|Abstract Title:||SNCR and NH3 measurements in the cement industry|
|Session Choice:||Continuous Emission Monitoring|
|Presenter Name:||Mr Abhijit Chatterjee|
|Co-authors:||Mr Angshuman Paul|
|Company/Organisation:||Adage Automation Private Limited|
Abstract Information :
Adage Automation is one of the leaders in the Gas Analytics for Cement Process and is amongst the few manufacturers of kiln inlet systems in the world. ABHIJIT CHATTERJEE speaks about some of these analysers.
Indian cement plants have undergone major changes in the recent past primarily for process improvement and reduction in the emissions. Growth of any nation depends on the success story of certain key industry sectors and cement is one of them.
With installations of gas analyser systems in the cement Industry domain across 40 countries around the world, Adage enjoys a leadership position in the Indian cement Industry in terms of market share and innovation.
Today, there are two major types of DeNOx processes known in industry: the Selective Catalytic Reduction (SCR) and the Selective Non-Catalytic Reduction (SNCR). SCR DeNOx installations are common for large scale combustion plants like coal fired power utilities, whereas SNCR technology can often be found in large to mid-size cement plants and incineration plants. LDS 6 insitu Laser Gas analyzers can be used for optimisation of either technology.
The SNCR process
In the SNCR process, usually ammonia (NH3) or urea (CO(NH2)2) is introduced to the flue gases in the hot combustion zone where the reduction of NOx takes place spontaneously. Depending on the type of the reducing agent used, the SNCR process is usually operated in the temperature range of 800 to 950°C. At temperatures below the optimum temperature, the reaction rate is too slow, resulting in an inefficient NOx reduction and high ammonia slip. Above the optimum temperature, the oxidation of ammonia to NOx is getting significantly high and the process tends to produce NOx instead of decreasing it.
As combustion processes normally show fast and considerable changes in the temperature distribution and the composition of the flues gas, the efficiency of the SNCR- DeNOx process is strongly dependent on the temperature and NOx distribution in the reaction zone.
At constant NOx level behind the reaction zone, the NH3 slip is a strong indicator of the current reaction conditions.
Ammonium isulphate formation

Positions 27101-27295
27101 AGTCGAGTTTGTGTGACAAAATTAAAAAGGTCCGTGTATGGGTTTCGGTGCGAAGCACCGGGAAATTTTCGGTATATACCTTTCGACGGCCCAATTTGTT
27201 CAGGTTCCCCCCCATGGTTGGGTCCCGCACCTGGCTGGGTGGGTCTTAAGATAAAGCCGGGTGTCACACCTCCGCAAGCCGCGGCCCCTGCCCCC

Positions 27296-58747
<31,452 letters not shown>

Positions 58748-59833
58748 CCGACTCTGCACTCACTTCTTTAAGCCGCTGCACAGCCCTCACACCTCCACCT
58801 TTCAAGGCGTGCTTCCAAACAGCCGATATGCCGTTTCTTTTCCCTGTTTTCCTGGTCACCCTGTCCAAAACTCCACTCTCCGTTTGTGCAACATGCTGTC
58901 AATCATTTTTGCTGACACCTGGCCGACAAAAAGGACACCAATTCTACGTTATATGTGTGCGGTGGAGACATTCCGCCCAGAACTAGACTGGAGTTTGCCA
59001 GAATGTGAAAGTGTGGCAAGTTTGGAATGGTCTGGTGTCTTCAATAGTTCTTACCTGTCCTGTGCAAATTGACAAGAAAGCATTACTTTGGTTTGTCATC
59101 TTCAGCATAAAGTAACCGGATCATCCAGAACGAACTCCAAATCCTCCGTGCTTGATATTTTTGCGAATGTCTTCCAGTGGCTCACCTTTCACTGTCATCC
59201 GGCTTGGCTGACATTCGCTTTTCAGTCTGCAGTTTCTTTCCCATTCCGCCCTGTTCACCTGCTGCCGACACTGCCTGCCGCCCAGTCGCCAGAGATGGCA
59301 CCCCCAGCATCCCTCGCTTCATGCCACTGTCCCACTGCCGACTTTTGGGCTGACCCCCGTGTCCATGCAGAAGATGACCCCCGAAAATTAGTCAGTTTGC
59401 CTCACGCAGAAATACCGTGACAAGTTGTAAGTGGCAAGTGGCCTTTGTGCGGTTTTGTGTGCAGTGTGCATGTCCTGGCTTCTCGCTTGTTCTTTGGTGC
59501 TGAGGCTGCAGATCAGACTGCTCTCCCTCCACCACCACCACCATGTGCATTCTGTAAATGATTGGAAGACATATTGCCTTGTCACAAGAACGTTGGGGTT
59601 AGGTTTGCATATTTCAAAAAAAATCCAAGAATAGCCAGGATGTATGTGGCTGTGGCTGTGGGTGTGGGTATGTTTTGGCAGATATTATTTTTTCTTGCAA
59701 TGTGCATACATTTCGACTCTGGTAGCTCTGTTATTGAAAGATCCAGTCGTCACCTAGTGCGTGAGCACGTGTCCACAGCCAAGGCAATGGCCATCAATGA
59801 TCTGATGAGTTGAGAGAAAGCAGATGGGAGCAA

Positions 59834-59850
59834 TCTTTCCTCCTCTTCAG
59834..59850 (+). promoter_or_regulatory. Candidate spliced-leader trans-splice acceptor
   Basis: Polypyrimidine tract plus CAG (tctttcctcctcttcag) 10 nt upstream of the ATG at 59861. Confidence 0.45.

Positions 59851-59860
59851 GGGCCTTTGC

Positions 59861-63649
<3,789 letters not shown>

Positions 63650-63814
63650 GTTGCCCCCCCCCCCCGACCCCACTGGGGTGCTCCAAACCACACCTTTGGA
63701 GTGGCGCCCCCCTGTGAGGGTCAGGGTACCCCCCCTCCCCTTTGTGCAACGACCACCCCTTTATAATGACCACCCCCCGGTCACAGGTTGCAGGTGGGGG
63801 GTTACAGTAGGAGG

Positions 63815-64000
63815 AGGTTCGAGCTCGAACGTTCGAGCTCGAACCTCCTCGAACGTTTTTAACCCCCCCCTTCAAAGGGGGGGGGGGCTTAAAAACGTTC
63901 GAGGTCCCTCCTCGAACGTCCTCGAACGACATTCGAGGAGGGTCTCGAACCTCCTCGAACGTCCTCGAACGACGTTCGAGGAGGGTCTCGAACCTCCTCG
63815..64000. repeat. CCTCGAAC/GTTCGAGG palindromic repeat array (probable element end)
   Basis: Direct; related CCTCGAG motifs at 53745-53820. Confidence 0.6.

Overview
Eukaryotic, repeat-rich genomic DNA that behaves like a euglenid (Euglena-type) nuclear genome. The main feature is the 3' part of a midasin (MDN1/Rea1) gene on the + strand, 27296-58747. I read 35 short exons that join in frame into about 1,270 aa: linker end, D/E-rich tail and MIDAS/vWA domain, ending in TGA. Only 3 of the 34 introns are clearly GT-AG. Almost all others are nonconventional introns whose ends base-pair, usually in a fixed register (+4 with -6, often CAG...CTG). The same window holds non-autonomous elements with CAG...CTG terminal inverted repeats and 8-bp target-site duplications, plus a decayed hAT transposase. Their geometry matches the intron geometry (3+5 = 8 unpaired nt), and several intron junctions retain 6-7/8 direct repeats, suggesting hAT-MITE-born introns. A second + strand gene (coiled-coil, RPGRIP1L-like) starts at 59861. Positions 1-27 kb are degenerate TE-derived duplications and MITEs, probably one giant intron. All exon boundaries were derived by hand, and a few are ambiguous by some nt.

Together with acidic flue gas components, the NH3 injected to the flue gas (or formed from an injected ammonia derivative like urea) can lead to salt formation. Mainly ammonium bi-sulphate (ABS) causes difficulties in the process:
- ABS has a melting point of 147°C and will consequently be present as a liquid or solid accumulated on surfaces.
- It might plug parts of the catalyst, increasing the pressure drop and causing catalyst deactivation. It might also plug the air pleater (AP), decreasing its efficiency.
- ABS is hygroscopic at lower temperatures and will cause corrosion when absorbing moisture from the gas.
- ABS formed on ash particles can cause sticky ash on the electrostatic precipitator's (ESP) hoppers which are problematic to handle.
A single LDS 6 analyser is able to monitor the NH3 slip in up to three measurement points simultaneously.
One sensor pair is used to control the ammonia concentration in situ directly after the catalyst or the high temperature reaction zone.
Since LDS 6 delivers NH3 concentration data in real-time, very fast control of the NH3 slip is achieved - runtimes with excess dosage are completely avoided.
Another important measuring point is the emission monitoring directly in the stack. Here, the final emission of NH3 and therefore the total nitrous emission is observed. Siemens LDS 6 advantage for DeNOx control :
Faster regulation than with other available technologies (e.g., FTIR) and therefore most efficient optimisation. The in situ approach allows representative NH3 measurements without side effects or cross interference. The patented inbuilt calibration cell allows ease of maintenance.
Optimising an SNCR process by controlling the NH3 slip means:
- To reduce the consumption of ammonia or urea while keeping the legislative threshold values for NOx (and NH3 if required);
- To stabilise the process and avoid peak emissions
- To minimise technological drawbacks, increasing DeNOx ef?ciency at reasonable level of NH3 slip
- To reduce the total nitrogen - NH3 and NOx - emission.
- In-situ technology with fast response time
- No sampling system
- Separation of analyser and process environment
- High resistance to corrosion & measurements are feasible in high dust loads and complex gas mixtures
- Built-in calibration cell
- Lifelong calibrated analyzer & zero and span checked 24 timess
- Multi -points: Up to three measurement locations can be monitored in the same time
- Laser technology
- No cross interference